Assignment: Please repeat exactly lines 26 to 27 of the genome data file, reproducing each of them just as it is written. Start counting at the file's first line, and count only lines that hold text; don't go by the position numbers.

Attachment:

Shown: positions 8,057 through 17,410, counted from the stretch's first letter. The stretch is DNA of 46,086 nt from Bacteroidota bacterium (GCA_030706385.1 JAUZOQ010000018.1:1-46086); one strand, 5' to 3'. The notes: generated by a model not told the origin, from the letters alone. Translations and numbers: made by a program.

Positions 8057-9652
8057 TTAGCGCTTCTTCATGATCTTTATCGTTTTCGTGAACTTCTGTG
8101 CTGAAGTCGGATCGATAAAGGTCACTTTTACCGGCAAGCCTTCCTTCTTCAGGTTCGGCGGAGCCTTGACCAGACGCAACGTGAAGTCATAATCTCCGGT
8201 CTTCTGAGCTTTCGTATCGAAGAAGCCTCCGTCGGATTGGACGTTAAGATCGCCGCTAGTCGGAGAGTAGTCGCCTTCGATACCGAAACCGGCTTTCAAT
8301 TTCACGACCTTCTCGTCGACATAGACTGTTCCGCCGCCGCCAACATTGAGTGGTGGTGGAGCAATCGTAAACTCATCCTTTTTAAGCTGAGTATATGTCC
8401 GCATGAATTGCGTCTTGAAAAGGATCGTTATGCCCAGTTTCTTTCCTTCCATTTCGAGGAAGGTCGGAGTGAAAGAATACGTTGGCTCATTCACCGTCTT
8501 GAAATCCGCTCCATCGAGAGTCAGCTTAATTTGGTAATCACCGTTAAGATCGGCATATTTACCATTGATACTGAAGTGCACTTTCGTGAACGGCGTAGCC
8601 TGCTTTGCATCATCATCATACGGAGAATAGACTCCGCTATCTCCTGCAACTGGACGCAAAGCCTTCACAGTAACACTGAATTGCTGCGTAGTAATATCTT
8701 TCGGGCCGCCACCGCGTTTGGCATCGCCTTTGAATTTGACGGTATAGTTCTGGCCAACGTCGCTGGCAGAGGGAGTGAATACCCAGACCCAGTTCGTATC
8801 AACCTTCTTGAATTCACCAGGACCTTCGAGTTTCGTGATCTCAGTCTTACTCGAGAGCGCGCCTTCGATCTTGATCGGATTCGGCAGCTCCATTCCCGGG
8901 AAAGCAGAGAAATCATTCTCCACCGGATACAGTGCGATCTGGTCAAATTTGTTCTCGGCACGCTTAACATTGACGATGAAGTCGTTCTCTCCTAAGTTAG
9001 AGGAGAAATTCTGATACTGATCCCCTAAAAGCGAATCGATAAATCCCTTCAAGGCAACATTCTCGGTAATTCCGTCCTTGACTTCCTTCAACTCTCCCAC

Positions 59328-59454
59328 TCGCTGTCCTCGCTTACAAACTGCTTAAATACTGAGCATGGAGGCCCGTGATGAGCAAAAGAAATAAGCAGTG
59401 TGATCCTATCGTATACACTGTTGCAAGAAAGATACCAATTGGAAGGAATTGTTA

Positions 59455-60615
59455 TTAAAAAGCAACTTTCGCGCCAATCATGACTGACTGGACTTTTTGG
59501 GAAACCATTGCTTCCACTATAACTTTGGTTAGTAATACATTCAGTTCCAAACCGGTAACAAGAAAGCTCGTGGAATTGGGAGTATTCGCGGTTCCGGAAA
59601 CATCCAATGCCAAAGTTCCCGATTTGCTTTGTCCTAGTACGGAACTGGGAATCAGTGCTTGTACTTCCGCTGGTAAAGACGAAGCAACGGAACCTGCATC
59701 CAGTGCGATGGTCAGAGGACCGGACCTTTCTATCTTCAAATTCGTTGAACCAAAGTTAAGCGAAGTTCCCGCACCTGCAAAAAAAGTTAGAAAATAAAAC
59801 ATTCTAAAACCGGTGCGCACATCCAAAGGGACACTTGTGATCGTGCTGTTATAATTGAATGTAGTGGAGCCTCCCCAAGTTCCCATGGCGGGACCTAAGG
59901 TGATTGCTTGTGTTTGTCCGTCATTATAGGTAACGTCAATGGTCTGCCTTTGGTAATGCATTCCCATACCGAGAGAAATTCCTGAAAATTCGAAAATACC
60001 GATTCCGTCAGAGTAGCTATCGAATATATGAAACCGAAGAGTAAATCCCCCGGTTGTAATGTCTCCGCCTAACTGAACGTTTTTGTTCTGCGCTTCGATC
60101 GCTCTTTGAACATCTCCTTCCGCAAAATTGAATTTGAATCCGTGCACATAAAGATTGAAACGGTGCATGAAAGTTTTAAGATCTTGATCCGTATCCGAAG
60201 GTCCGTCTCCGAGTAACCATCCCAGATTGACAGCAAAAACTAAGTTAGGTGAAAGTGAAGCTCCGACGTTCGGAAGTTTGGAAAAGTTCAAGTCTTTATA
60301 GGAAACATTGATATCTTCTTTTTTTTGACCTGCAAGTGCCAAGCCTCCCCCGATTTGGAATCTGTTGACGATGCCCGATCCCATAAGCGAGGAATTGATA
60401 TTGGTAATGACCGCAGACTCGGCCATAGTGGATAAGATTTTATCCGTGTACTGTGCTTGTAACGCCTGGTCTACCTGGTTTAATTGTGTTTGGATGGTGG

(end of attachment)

60201 GTCCGTCTCCGAGTAACCATCCCAGATTGACAGCAAAAACTAAGTTAGGTGAAAGTGAAGCTCCGACGTTCGGAAGTTTGGAAAAGTTCAAGTCTTTATA
60301 GGAAACATTGATATCTTCTTTTTTTTGACCTGCAAGTGCCAAGCCTCCCCCGATTTGGAATCTGTTGACGATGCCCGATCCCATAAGCGAGGAATTGATA